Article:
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Almost ready, Bogut plans to bring badness back to the Bay


POSTED: Oct 5, 2012 9:49 AM ET

By Scott Howard-Cooper

BY Scott Howard-Cooper

NBA.com

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Andrew Bogut hasn't played in an NBA game since breaking his ankle Jan. 25.

— Andrew Bogut is recovering from ankle surgery on schedule. Progress reports from doctors have all been positive. He hopes to be cleared to join full-contact work within a couple weeks, and chances are good he will be in the Golden State lineup opening night. That's the medical update.

Golden State Warriors 2012-13 Season Preview

He also said he is preparing to fight some teammates. At the very least, he's after some heated, up-close-and-personal time just to make sure they hear him clearly. That's the most important update.

Bogut will return from a fractured left ankle that he suffered Jan. 25 while still a member of the Bucks, no matter how many want to portray him as an Australian Greg Oden or Yao Ming. When he does, his biggest impact won't be measured in individual statistics. The rebounding numbers will be telling -- the Warriors desperately need help there -- and the contributions on offense will be important. Bogut remains a skilled passer with a nice shooting touch.

Still, simply getting back on the court can't be his only goal. If Bogut plays 75 games at a decent level, the trade that brought him to Golden State has pancaked. The Warriors need standout play at center, because a truly impactful Bogut makes power forward David Lee better, because Bogut can set up the several scoring wings for baskets and, most of all, because Bogut can be the force in the middle on defense. A lot needs to spin off him. Solid will not cut it.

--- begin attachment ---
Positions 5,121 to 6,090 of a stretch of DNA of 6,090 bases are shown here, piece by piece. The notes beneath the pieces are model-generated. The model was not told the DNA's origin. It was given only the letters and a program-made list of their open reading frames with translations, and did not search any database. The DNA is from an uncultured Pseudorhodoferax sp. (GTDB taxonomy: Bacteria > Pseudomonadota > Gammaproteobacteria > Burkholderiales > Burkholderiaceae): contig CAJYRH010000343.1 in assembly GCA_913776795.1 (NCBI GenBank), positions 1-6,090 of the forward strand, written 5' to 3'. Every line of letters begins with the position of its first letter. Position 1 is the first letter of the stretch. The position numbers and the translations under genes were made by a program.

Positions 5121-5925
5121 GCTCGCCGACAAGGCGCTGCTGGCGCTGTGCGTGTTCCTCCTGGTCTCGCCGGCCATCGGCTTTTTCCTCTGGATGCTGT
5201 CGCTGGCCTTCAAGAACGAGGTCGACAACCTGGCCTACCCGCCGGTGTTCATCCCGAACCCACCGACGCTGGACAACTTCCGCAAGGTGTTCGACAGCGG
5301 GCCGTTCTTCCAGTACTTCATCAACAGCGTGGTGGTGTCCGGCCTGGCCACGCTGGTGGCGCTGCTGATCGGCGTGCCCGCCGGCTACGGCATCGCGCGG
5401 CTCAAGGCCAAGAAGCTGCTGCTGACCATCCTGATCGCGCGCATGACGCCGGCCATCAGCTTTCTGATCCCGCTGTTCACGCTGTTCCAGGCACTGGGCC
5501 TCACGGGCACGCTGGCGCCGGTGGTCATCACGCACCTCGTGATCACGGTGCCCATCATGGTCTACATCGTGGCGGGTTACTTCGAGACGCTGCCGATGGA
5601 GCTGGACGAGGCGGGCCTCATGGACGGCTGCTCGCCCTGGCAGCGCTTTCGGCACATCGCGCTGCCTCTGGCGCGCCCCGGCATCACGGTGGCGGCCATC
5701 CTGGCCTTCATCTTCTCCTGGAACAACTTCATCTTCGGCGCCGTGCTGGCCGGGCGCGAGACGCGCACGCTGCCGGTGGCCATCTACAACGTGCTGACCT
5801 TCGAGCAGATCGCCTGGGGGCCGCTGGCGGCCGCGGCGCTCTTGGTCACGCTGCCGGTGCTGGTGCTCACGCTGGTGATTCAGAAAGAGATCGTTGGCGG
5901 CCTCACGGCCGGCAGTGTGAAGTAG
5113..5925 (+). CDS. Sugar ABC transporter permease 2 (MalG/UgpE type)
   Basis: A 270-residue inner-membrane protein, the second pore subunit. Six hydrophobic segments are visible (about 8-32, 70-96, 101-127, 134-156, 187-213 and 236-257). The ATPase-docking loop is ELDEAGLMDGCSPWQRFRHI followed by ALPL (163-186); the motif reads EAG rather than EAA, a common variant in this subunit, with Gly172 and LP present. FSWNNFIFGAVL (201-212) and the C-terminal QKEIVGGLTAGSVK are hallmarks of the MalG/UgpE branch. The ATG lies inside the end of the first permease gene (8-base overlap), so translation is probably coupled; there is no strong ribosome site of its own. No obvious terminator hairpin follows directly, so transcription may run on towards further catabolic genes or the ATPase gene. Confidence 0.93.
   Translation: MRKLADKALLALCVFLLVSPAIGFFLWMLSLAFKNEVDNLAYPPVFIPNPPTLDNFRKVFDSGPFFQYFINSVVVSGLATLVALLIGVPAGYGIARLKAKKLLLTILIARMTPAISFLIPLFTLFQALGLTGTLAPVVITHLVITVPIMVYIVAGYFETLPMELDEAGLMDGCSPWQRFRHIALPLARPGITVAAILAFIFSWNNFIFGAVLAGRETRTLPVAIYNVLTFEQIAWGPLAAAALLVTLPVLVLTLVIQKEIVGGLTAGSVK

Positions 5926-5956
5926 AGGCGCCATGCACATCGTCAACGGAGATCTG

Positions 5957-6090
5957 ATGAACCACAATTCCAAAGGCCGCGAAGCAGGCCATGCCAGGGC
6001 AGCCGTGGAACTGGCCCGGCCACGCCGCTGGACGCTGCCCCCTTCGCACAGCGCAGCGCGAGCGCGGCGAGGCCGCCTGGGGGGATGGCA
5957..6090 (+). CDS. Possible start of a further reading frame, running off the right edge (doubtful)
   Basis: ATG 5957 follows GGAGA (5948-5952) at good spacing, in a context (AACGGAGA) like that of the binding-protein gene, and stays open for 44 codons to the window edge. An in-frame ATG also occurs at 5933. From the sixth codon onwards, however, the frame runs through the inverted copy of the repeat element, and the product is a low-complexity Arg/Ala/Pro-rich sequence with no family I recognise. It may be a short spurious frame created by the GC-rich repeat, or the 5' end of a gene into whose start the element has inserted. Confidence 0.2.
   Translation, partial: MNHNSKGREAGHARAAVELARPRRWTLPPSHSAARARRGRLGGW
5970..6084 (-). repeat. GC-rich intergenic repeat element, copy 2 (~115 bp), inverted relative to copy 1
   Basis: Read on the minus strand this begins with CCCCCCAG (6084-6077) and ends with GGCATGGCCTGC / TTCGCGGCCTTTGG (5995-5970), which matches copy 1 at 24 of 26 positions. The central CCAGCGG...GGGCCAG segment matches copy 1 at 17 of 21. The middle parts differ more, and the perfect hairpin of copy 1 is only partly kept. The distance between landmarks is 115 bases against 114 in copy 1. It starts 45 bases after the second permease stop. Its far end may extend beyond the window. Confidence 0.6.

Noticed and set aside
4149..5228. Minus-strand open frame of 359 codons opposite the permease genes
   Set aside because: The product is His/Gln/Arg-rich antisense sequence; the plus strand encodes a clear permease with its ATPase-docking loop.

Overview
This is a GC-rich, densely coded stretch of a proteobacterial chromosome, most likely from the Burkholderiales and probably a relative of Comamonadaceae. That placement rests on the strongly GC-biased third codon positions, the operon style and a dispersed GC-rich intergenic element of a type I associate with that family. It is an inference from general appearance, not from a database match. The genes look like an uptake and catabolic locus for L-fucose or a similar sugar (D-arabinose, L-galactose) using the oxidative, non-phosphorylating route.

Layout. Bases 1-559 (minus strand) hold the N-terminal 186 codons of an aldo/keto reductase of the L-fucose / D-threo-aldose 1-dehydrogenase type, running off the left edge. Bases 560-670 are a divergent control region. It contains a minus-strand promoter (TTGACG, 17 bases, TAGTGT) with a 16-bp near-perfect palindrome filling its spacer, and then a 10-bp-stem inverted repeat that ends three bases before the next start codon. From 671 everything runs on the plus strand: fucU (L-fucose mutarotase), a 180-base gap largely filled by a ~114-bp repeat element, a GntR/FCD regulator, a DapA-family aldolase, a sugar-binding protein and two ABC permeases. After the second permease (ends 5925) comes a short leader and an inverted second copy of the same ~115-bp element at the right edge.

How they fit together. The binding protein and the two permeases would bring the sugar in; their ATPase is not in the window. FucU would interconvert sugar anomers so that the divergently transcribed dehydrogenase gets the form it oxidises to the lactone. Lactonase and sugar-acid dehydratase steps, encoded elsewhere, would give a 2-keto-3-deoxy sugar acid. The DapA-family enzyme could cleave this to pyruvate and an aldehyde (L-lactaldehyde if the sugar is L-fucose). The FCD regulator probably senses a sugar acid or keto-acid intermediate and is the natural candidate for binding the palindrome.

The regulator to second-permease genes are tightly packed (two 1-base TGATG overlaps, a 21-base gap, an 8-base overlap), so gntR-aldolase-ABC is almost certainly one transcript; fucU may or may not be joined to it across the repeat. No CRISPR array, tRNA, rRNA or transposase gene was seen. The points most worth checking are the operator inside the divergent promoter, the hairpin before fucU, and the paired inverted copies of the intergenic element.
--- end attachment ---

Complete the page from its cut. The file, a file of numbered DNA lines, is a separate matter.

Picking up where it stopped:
Bogut also has to bring that attitude that he talks about.

"If I can influence other people to step up their up games defensively, that'll be mission accomplished for me," he said. "I think I need to bring the same tenacity and the same defensive mindset I had in Milwaukee, but make it rub off on David Lee and Brandon Rush and Stephen Curry and Klay Thompson, that we need to get stops to win games. I think that's more my goal than it is to actually go out there and block five shots a game. I think if we can get everyone on the same page defensively and hold guys accountable -- which guys probably weren't held accountable the last few seasons defensively -- I think we'll be better."

Holding each other accountable. Being prepared to get in a teammate's face. Now we're getting somewhere.

"If there's not one fight in practice during the season -- you never want to fight just to fight -- but if there's not one little scuffle or one little verbal, something's wrong. Guys aren't competing, guys aren't there for the right reason, guys are just punching the clock," he said. "I guarantee you if you interview the Lakers and the Celtics with Paul Pierce and Garnett, there's scuffles at practice, there's physicality, elbows thrown. You have to go through that when the time is right. If something needs to be said and someone doesn't like it, you've got to go out and say, 'Hey, that's part of being the leader.' This team won 20-something games last season [23]. Things have to change.

"A responsibility of mine is making sure that we're staying on top of each other, staying focused. If I miss a box out or if I miss a help D and David Lee comes after me, I want that. If I don't get it then I'm going to be asking questions why. If they don't tell me I made a mistake that was blatant, that we've been drilling every day for the last 200 days or 100 days, and none of the leaders or none of the people on the team have come up to me and said, 'What the hell are you doing?' something's wrong. I expect that from them. They should expect the same."

Bogut should be physically ready to play soon. He already is in some ways.

Scott Howard-Cooper has covered the NBA since 1988. You can e-mail him here and follow him on Twitter.

The views on this page do not necessarily reflect the views of the NBA, its clubs or Turner Broadcasting.

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